Embracing Life & the Child with the Disease

The Irony

November is Diabetes Awareness Month

I find it particularly interesting that November is diabetes awareness month, the day after Halloween.  

I’m standing in the local grocery store last night at about 6pm picking up some Halloween candy to give away to trick ‘r treaters.  I unconsciously started looking at the carb counts of all the candy that I considered buying.  My thought was that if there was candy leftover, I wanted to have “fun size” packs of candy that were around or under  15 carbs per serving.  As I picked up some 100% all sugar candy, I saw the carb count of 27 per little pack, I said “NO” out loud and put them back.  The store clerk who was trying to get me to buy all the leftover candy at regular price so he would have to move it and asked what I was doing.  I told him I had a diabetic child and was just conscious of the carbs per serving.  A lady who was browsing nearby said, “Go pick up some pretzels then, it’ll be better for him.”  I totally froze in my shopping and just glared at her.  I was a tad offended for more than one reason:

(1)  No, individually wrapped Reese’s peanut butter cups are 9g carbs, a Hershey’s Kisses are 3g each, even a Snickers is just 12g.  Livestrong.com says that a typical serving of pretzels is 13g carbs.  Now I know all the sugar and fat difference in candy or chocolate vs. pretzels . . . but it’s Halloween which is the exception, not the norm.

(2)  She automatically ASSUMED that my son was diabetic because of his weight and/or poor eating habits.

(3)  I was just wondering who invited her to jump in my conversation?  (I know this is rude and snarky, but seriously did cross my mind.)

After a long, dramatic pause for me to turn on my filter before I spoke, I simply said, “He is a type 1 diabetic, not a type 2.  He is not overweight & can eat whatever he wants, we just have to plan for it in order to give him enough insulin.  Plus, pretzels are just as high in carbs as this candy.”  Then I smiled, looked at the store clerk and said, “I’ll buy some Kisses with almonds instead.”

I suppose that’s why I find it so ironic that Diabetes Awareness Month begins the day after Halloween.  So when a parent of a child with diabetes (like me) lets their children trick ‘r treat and then actually eat some candy, people don’t think ridiculous and UNFACTUAL things about us or our children. 

I told my kiddos that we are going to do this Halloween just like any other in years past (BEFORE dx) . . . one piece of candy after a meal, not after every meal, but must be after a meal.  And occasionally I’ll let them have it for a snack here and there since the fun size candies fall within Ryan’s snack carb guidelines.  Not ONE of them argued with me.  Everything was normal.  And we left all the candy out all night on the kitchen table.  When we ate breakfast this morning, they just scooted the candy away from their seat enough to put their cereal bowl and milk glass on the table and sat and negotiated out candy trades while they were eating breakfast.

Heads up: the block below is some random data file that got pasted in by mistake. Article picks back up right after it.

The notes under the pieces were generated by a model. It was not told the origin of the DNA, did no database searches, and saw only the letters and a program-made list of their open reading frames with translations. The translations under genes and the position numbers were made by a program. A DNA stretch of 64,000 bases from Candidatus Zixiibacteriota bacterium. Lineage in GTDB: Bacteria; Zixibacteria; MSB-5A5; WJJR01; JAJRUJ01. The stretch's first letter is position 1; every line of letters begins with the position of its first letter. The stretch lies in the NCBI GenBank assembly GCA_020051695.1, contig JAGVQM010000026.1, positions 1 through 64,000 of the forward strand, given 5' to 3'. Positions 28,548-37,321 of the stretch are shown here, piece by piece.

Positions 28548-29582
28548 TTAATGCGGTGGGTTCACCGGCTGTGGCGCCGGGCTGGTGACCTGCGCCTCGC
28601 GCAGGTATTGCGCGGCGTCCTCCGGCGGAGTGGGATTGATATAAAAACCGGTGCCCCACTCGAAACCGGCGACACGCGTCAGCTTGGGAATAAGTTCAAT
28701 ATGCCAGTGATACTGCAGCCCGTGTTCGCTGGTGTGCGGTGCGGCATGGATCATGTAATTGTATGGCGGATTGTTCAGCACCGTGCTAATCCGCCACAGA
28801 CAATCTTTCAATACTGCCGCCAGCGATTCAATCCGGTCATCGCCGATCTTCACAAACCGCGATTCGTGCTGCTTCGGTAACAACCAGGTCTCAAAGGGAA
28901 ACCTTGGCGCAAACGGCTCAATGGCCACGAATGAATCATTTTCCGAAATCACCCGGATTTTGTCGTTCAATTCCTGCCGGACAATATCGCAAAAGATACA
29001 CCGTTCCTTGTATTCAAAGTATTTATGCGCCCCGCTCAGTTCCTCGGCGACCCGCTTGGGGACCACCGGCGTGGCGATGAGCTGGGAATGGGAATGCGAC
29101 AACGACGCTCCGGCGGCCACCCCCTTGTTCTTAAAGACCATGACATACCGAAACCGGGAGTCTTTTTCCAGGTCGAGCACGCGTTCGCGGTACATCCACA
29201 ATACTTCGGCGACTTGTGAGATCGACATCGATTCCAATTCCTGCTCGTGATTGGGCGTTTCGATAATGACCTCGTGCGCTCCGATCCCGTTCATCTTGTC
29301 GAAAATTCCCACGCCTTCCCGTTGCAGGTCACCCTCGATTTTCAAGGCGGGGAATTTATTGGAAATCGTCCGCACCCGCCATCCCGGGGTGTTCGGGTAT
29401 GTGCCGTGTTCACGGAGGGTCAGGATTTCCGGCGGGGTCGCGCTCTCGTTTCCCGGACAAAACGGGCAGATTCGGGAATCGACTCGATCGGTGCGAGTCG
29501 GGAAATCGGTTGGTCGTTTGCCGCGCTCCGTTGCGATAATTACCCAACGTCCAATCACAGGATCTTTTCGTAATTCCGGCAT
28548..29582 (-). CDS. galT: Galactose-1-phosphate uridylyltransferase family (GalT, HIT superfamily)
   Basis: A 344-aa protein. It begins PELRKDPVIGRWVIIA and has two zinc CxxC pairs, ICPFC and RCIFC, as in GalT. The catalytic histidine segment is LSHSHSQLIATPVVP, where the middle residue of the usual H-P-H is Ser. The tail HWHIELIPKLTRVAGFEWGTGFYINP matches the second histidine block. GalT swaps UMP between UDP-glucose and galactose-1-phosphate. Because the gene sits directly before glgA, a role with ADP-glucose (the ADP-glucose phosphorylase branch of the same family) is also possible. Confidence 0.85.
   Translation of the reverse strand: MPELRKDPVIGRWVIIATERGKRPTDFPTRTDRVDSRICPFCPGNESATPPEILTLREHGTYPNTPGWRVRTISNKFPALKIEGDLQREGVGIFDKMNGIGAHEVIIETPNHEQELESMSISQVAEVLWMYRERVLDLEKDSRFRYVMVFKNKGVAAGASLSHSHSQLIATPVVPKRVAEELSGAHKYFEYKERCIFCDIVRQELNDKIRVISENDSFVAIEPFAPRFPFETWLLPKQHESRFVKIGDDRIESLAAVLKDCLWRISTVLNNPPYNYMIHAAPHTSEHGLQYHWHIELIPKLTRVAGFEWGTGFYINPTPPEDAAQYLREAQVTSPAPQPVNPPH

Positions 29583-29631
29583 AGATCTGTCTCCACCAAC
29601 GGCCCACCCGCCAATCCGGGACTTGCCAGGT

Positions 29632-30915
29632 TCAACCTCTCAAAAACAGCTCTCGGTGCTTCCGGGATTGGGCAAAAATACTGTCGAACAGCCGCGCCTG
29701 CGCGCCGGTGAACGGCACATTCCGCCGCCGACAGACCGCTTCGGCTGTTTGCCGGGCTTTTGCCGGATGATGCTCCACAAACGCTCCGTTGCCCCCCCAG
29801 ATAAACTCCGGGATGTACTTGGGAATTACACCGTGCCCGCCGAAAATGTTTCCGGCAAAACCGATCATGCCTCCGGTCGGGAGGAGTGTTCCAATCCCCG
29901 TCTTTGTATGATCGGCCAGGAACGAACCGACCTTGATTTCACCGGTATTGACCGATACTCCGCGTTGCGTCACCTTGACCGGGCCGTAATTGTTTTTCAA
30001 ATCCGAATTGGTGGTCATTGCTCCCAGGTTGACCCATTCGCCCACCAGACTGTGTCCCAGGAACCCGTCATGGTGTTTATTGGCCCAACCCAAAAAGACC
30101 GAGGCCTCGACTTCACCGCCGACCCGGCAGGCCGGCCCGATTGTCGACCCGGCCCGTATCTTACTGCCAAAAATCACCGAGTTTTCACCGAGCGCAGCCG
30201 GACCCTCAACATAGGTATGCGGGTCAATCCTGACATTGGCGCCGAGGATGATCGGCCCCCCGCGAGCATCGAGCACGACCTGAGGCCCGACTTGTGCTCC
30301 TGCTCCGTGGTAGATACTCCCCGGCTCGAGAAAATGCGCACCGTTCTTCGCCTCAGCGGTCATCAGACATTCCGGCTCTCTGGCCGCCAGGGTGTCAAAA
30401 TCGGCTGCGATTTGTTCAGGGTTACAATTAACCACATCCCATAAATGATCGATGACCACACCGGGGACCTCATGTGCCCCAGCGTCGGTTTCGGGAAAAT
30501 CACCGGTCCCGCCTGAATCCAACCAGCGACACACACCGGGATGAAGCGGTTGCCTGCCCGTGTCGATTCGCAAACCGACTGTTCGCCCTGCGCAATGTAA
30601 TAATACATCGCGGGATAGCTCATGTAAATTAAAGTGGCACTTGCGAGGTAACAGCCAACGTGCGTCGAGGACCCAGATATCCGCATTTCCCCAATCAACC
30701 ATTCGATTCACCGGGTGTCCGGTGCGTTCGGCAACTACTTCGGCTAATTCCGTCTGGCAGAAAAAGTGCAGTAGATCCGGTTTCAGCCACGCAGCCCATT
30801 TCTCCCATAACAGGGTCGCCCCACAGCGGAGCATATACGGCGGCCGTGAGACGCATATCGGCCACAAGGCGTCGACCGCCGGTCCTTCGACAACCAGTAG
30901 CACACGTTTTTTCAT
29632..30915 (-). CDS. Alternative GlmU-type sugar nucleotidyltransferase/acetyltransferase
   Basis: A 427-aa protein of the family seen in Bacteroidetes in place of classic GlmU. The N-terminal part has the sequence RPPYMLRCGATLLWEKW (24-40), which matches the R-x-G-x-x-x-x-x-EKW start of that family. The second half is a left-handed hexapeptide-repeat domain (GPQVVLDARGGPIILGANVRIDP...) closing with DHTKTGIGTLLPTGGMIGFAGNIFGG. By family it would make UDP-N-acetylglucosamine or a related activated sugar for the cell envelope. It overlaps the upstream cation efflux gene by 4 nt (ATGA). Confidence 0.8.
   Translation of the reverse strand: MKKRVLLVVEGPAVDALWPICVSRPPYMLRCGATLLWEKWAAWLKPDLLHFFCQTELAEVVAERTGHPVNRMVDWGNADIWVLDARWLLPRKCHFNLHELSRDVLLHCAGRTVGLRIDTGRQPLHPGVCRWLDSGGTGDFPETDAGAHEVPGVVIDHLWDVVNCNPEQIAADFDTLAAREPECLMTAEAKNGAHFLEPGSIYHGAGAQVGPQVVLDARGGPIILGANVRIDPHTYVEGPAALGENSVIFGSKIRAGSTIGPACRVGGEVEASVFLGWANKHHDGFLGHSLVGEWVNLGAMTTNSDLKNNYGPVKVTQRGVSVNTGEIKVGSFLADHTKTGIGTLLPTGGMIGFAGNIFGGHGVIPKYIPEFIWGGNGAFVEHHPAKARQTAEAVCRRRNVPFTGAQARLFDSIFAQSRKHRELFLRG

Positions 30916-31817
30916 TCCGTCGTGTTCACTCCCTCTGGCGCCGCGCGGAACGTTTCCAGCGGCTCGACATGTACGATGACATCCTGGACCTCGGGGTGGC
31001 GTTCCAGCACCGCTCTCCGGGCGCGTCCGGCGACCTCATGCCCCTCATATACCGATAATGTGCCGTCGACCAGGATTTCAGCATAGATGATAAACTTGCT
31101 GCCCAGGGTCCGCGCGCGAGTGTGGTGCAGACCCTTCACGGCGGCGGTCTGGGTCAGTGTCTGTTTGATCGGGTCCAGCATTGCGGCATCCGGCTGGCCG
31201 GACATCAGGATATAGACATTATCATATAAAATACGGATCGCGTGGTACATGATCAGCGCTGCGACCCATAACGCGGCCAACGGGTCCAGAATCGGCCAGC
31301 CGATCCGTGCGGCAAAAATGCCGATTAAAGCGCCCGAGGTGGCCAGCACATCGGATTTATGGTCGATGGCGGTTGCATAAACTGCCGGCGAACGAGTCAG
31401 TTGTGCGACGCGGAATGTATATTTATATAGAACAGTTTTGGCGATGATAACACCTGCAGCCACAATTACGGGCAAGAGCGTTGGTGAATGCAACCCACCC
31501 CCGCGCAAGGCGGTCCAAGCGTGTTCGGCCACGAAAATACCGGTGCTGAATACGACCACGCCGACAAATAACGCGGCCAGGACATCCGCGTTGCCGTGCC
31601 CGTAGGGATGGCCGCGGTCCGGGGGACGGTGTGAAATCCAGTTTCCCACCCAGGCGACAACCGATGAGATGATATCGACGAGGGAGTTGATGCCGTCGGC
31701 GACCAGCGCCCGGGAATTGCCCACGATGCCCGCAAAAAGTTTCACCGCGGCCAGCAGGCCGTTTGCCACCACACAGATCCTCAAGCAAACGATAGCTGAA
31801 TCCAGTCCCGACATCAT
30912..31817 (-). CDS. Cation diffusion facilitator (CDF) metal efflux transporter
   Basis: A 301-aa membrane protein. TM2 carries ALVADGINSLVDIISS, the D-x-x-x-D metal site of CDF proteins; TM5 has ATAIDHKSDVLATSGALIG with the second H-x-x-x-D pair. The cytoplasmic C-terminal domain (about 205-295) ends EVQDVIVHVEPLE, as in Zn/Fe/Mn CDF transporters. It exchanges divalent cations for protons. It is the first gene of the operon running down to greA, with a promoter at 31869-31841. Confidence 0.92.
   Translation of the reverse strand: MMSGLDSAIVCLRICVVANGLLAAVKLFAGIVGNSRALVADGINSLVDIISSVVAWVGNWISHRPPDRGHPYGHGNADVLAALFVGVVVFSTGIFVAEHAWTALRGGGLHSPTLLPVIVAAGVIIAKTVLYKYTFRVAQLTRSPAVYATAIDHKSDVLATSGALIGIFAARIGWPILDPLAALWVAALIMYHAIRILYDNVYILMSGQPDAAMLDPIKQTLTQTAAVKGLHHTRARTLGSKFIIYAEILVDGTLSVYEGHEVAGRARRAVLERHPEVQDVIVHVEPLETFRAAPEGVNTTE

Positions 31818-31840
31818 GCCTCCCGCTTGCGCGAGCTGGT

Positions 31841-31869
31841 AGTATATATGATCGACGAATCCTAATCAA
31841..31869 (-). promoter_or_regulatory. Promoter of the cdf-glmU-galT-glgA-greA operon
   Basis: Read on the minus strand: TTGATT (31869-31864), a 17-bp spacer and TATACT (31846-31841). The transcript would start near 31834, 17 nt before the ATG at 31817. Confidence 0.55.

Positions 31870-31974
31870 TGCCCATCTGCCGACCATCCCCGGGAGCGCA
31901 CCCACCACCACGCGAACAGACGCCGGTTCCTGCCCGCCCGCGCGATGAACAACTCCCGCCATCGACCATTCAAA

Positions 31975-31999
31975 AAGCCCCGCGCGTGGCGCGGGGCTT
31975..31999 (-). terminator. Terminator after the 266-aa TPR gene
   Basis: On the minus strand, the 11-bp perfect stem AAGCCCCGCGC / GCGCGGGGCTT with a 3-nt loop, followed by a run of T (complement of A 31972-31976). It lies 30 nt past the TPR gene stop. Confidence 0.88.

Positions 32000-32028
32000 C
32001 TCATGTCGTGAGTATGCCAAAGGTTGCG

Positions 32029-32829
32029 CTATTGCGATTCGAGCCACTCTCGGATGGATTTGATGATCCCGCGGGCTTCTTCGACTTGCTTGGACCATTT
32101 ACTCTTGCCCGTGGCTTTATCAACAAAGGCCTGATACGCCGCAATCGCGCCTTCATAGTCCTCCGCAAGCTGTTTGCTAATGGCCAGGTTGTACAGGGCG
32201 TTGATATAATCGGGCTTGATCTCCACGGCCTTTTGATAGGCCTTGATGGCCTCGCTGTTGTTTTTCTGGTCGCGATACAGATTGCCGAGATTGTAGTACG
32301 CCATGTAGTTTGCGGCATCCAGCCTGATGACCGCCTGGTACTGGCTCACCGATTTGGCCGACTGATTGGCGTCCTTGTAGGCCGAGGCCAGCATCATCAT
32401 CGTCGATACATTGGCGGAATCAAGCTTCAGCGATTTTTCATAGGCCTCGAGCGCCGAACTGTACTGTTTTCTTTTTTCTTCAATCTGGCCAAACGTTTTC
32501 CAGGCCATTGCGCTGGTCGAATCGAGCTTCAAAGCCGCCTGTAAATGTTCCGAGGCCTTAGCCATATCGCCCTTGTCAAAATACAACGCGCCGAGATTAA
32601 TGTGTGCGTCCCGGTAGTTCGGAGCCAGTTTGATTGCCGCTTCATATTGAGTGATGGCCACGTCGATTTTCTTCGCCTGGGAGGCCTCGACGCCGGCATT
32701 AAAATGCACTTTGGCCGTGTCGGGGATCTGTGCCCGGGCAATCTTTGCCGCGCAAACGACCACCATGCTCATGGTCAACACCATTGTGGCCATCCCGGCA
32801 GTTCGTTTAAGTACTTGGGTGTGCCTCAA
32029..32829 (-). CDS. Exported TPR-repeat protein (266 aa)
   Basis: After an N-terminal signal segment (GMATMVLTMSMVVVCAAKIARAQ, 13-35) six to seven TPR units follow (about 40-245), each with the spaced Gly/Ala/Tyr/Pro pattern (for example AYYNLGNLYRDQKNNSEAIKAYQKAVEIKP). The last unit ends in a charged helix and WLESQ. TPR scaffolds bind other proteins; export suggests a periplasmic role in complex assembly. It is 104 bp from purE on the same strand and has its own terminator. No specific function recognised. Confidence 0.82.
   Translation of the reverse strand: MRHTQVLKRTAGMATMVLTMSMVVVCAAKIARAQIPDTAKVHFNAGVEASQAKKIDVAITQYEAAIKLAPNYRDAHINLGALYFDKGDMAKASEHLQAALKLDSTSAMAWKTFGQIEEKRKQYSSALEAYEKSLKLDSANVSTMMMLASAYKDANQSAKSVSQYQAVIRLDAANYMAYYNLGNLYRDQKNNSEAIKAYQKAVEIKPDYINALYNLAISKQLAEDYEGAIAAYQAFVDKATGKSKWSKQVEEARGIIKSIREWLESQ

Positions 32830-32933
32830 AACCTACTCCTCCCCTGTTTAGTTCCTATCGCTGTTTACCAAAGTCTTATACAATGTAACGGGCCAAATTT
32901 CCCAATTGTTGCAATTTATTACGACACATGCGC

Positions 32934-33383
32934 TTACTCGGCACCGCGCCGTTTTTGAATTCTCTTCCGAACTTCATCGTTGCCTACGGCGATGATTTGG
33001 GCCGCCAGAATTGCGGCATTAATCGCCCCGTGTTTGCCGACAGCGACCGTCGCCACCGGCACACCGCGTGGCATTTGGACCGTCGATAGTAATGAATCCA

So, although I find it ironic, I’m thankful for the opportunity to EDUCATE about Type 1 Diabetes. 


Comments on: "The Irony" (5)

  1. Camden got some pretzels trick-or-treating and had to trade them for straight-up candy since they had gluten! Too funny.
    I find the place where I do the most ‘educating’ about diabetes is in the candy isle though. People are often suprised that I’m buying my diabetic child big giant bags of Swedish Fish, Nerds, etc (explained after they make a funny comment on how much time I’m spending staring at the nutrition label…haha!).

  2. Bravo for handling that so well! Not so sure I would have.

    We do that same thing with our candy! The girls can only have it after meals. It has worked great. This is also the only time of year they get candy in large quantities like this. We don’t put candy in their stockings at Christmas and they receive Easter gifts, not baskets.

    Glad to see you aren’t letting D take the joy out of everything. 🙂

  3. You tell it SISTAH! As we all educate one person at a time…or perhaps hundreds and thousands and hundreds of thousands through our blogs we will make a difference. Only when we have massive numbers, including the general public..understand the “ridiculousness” of this damn disease will we have the monetary and public weight that we need to fund/find a CURE. It may not be in our children’s lifetime…but someday. I hope.

  4. Your response was beautiful. To the point. Just right! I’m glad the candy negotiating was a success!

  5. Too right! Yes, it would be good if Diabetes awareness month were October, wouldn’t it. But that’s already been snaffled by Breast Cancer – another subject which is very close indeed to my heart so I wouldn’t want to lose that! Your response was great. I sometimes find it difficult to take a deep breath before responding to stuff like that and don’t always manage not to bite people’s heads off! Shame, when often they actually mean well – they just don’t know 😦 Well done for educating that lady.

    @Reyna – it WILL be in our kids’ lifetime – I am convinced of that! We are SO close!

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